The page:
New to hatching.. New to chickens altogether.

Discussion in 'Incubating & Hatching Eggs' started by Serenity Lane, Mar 22, 2013.

  1. Serenity Lane

    Serenity Lane Chillin' With My Peeps

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    Hi Everyone! I've been reading tons and learning lots on BYC for the past week or so and I figured it was about time I speak up.

    After I impulsively bought 6 pullets last week (3 White Leghorns and 3 Rhode Island Reds), I researched other types of chickens. I decided that I wanted a Silkie, mainly for my 6 year old son because he thinks they're really "funny looking" and, from what I've read, they're usually really friendly. The Silkie(s) would be more pets than the original 6. So, again with my impulsiveness, I bought Silkie eggs off of a lady on eBay and so began "The Great Chicken Project". The auction said that the eggs would ship the day the auction ended or the following day so as far as an incubator goes, I was limited to what I could buy locally or a homemade one. I checked TSC and the only one they sell has bad ratings, a lot of people complain about the thermostat malfunctioning and the temp dropping between days 15-20 (ish). I'm not going to buy something that has a reputation for not being good so off to Walmart and Lowes I went to get some incubator supplies. I'm lucky enough to have an electrician as my other half (I NEVER would've had successful wiring w/o him). So the incubator consists of a plastic Rubbermaid tote, lined with insulation (the foam board stuff, not the pink fuzzy stuff). There's also an outlet with one plug for the fan which is on constant and the other wired to the thermostat for light, a thermometer/hydrometer and 2 dog water dishes holding up cookie racks with 1/2 inch squares (I plan to line with that grippy type shelf liner). Oh, and there's a piece of glass caulked onto the top (foil tape wouldn't stick to the plastic) so we can see in without opening it. I hope that all makes sense! We had it set up in the garage and the temp wouldn't go above 75. Of course it's 28 degrees outside and the heat is off in the garage unless we're out there so heating it up was pretty difficult. I brought it inside about half an hour ago and it's up to 95 now with 48% humidity (with hardly any water in the dishes.) I'm more worried about the temp than the humidity right now. It hasn't gotten hot enough to kick off the light yet.. I'm anxious to see the temp when it does so I can try to get it consistently where it needs to be before the eggs arrive.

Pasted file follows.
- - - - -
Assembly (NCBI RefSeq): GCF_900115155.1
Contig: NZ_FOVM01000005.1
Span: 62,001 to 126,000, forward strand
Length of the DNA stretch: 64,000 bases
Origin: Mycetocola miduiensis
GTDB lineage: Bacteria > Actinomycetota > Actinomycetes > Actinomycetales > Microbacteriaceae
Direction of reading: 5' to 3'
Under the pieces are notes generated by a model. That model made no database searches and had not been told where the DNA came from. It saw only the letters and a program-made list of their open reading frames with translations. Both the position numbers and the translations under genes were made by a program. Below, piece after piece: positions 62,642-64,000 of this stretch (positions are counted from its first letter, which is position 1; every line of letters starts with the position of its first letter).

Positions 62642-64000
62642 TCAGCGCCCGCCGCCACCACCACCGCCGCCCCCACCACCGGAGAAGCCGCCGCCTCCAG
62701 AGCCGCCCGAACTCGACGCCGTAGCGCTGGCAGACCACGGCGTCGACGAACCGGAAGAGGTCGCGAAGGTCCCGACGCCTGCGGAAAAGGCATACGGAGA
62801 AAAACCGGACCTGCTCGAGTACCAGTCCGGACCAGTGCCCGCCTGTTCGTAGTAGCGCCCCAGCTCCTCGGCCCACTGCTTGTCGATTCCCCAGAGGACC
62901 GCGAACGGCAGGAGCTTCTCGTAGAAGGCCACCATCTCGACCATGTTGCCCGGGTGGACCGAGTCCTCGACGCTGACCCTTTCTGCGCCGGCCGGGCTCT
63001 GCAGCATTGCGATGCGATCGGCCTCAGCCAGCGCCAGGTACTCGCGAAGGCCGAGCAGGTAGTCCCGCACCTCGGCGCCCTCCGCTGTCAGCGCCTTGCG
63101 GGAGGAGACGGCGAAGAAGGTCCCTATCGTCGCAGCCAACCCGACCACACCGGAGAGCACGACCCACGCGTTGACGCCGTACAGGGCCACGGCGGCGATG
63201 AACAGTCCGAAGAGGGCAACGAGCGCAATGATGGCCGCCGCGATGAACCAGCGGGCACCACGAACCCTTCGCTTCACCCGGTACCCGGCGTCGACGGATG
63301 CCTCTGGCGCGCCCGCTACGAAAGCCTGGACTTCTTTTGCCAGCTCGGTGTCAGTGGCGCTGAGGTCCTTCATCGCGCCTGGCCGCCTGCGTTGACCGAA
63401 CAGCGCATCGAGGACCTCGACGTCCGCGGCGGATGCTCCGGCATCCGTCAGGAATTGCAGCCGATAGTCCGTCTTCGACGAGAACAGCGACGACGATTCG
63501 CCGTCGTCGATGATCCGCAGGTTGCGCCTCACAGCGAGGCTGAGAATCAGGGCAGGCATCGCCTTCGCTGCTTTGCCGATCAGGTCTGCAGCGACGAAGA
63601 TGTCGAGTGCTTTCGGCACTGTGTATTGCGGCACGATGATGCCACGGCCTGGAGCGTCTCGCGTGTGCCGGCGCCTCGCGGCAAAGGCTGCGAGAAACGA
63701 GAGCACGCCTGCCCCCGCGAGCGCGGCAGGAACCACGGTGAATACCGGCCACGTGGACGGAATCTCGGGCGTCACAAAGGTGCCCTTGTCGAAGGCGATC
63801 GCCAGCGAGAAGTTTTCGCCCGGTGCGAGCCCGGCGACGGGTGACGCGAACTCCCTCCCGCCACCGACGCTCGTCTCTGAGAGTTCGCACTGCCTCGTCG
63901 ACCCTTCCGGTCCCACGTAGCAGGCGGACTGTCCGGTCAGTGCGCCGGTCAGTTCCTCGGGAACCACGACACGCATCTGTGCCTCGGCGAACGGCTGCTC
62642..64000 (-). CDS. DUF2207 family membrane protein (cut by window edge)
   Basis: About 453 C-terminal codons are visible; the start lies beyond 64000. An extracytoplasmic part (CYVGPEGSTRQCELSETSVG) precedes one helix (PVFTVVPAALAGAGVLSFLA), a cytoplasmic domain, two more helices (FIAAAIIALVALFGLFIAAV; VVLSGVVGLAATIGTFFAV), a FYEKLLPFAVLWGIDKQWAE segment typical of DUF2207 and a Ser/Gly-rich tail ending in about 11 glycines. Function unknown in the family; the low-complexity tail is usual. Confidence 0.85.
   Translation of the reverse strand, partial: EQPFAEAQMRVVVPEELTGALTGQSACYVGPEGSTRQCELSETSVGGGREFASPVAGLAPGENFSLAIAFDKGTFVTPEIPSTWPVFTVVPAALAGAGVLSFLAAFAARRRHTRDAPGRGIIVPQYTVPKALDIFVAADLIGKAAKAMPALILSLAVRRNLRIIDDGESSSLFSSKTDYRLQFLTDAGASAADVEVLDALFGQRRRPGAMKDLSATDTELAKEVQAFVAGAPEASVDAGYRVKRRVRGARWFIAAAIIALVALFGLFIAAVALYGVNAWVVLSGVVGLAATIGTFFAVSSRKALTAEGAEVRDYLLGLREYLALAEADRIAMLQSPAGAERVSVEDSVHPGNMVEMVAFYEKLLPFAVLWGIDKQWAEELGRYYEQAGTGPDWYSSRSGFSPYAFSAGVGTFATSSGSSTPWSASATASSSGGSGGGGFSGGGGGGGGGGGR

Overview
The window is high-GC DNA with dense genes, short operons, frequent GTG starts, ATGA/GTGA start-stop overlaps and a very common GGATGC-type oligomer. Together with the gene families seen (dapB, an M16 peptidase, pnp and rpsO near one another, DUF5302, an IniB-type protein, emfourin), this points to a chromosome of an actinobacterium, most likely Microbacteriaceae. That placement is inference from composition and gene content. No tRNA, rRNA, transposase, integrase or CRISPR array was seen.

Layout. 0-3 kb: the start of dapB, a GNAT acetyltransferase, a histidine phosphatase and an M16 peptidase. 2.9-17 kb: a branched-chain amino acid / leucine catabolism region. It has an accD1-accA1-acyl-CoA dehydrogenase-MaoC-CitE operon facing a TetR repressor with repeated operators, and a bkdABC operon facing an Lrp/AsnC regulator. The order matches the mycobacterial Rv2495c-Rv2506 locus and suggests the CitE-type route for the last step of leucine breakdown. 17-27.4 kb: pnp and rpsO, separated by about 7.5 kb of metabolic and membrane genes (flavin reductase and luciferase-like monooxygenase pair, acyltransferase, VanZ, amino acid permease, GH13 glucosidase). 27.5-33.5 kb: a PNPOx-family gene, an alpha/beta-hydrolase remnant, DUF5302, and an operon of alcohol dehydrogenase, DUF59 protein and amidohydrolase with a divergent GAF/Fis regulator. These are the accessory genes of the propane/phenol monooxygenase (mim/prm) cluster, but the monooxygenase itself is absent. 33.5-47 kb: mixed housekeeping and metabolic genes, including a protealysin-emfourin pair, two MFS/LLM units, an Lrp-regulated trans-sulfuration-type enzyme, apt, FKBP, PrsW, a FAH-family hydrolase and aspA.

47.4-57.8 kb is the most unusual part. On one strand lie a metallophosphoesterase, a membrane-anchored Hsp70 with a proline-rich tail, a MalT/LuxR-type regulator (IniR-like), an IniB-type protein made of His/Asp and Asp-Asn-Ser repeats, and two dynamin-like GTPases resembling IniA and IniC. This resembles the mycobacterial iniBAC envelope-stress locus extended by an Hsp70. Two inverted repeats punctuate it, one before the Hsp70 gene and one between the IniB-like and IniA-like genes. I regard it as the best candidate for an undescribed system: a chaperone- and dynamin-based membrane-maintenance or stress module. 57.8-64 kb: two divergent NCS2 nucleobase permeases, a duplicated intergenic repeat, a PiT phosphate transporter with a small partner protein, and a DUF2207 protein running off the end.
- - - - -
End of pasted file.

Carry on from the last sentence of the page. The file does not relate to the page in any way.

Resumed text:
I'm hoping the eggs get here tomorrow (Friday) or Saturday because I don't want them to be with USPS Sunday while they're closed. I've read that they should settle, pointy side down, for 24 hours once received before putting them in the incubator, please correct me if I'm wrong. Should I prop them up in the bator, like in an egg carton or little cardboard rings (like kids use when coloring Easter eggs) or something else? And if they are propped up, will turning them have the same effect as if they were laying in their side? I bought 9+ eggs, I'm not sure how many will arrive intact or how many the + is (probably 1-2). The "floor" space in the bator is about 12" x 18" so I think there will be plenty of room (I hope!)

    It's up to 97 now.. Almost there!! :)
    Does anyone have any advice for a first timer?

    WooHoo!! 100 degrees! I adjusted the thermostat so the bulb shut off and (WooHoo again) it kicked back on at 99 degrees.. Looks like we're in business :) Hopefully it stays consistent!

    Last question for tonight.. My thermometer only measures in whole degrees; should I go out and buy one that measures in tenths before the eggs arrive?